Does your name affect everything in your life?
Your name can affect your grades in school and how isolated or inferior you feel:
Via Richard Wiseman’s excellent book 59 Seconds: Change Your Life in Under a Minute:
Previous work has shown that people with names that have positive associations do especially well in life. For example, teachers tend to award higher essay grades to children who they believe have more likeable names (Rose, for instance), college students whose names have undesirable associations experience high levels of social isolation, and those whose surnames happen to have negative connotations (such as Short, Little, or Bent) are especially likely to suffer feelings of inferiority.
Initials are incredibly powerful too. They might be able to kill you:
As noted in Quirkology, research by Nicholas Christenfeld and his coworkers at the University of California suggests that a person’s initials may become an issue of life or death. After analyzing a huge computerized database containing millions of Californian death certificates, they discovered that men with positive initials (such as A.C.E., H.U.G., and J.O.Y.) lived about four and a half years longer than average, whereas those with negative initials (such as P.I.G., B.U.M., and D.I.E.) died about three years early. Women with positive initials lived an extra three years, although there was no detrimental effect for those with negative initials.
And this isn’t a rare phenomenon:
New research, conducted in 2007 by Leif Nelson and Joseph Simmons, indicates that these effects are not just limited to the relatively small number of people whose initials happen to make especially positive or negative words. Instead, according to their work, even the hint of initial-based positivity or negativity is enough to exert a major influence on people’s lives.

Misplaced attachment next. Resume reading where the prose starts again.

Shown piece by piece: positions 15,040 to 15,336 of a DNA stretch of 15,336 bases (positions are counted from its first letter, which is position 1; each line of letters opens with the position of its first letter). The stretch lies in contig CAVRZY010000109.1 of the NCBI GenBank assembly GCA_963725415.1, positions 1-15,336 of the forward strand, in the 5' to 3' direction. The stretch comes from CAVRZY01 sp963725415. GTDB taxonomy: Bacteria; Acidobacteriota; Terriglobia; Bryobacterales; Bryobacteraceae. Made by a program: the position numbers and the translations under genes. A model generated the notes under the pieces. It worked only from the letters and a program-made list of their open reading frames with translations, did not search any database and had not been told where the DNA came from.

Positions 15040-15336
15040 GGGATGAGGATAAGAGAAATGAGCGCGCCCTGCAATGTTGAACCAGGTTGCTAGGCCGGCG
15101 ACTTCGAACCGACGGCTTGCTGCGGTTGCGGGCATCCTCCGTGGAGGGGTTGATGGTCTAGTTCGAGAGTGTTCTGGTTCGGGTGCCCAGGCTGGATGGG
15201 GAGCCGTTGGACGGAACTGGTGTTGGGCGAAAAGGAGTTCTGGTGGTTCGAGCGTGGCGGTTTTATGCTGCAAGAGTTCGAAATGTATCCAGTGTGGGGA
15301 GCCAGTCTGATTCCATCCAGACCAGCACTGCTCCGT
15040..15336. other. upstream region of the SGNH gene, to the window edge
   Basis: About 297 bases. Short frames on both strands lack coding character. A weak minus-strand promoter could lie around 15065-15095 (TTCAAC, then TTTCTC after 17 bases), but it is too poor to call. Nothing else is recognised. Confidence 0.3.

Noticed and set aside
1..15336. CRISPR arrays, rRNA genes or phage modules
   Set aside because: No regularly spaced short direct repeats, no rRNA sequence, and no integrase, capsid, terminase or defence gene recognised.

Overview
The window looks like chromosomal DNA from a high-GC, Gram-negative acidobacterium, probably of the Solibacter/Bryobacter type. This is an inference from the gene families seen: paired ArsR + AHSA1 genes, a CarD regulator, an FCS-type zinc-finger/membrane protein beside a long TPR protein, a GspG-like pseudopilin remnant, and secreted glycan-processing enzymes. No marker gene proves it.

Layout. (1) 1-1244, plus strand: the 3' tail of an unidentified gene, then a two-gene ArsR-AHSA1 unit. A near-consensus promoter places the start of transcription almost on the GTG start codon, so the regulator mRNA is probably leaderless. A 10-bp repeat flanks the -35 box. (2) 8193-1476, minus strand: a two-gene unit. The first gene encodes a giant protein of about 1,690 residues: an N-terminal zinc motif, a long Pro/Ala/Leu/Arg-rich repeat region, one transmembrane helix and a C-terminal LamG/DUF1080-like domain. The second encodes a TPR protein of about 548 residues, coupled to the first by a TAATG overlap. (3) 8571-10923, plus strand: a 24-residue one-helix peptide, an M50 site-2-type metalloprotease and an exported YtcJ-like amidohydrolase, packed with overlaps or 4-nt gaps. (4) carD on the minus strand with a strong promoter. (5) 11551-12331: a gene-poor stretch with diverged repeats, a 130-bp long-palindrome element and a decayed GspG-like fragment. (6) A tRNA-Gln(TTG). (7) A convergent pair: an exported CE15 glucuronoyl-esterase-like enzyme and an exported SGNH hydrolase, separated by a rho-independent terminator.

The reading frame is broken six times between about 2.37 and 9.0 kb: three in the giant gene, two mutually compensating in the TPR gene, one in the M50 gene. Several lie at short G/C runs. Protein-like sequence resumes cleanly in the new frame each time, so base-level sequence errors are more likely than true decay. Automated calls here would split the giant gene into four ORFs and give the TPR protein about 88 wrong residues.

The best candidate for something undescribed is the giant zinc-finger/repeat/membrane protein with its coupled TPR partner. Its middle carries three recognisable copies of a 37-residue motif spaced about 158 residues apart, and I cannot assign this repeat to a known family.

Thinking of changing your name? Pick one that starts with a letter at the beginning of the alphabet:
Remarkable as it may seem, the results revealed that students with first or last names starting with an A or a B had obtained significantly higher grade point averages than those beginning with the letters C or D.
Especially if you’re eyeing a career in law:
As the quality of law schools declined, so too did the proportion of graduates from those law schools who had the initials A or B. As they note at the end of their report, “It seems that people with names like Adlai and Bill tend to go to better law schools than do those with names like Chester and Dwight.”
Or if you want to be an economist:
In 2006 American economists Liran Einav and Leeat Yariv analyzed the surnames of academics working in economics departments at U.S. universities and found that those whose initials came early in the alphabet were more likely to be in the best-rated departments, become fellows of the Econometric Society, and win a Nobel Prize.
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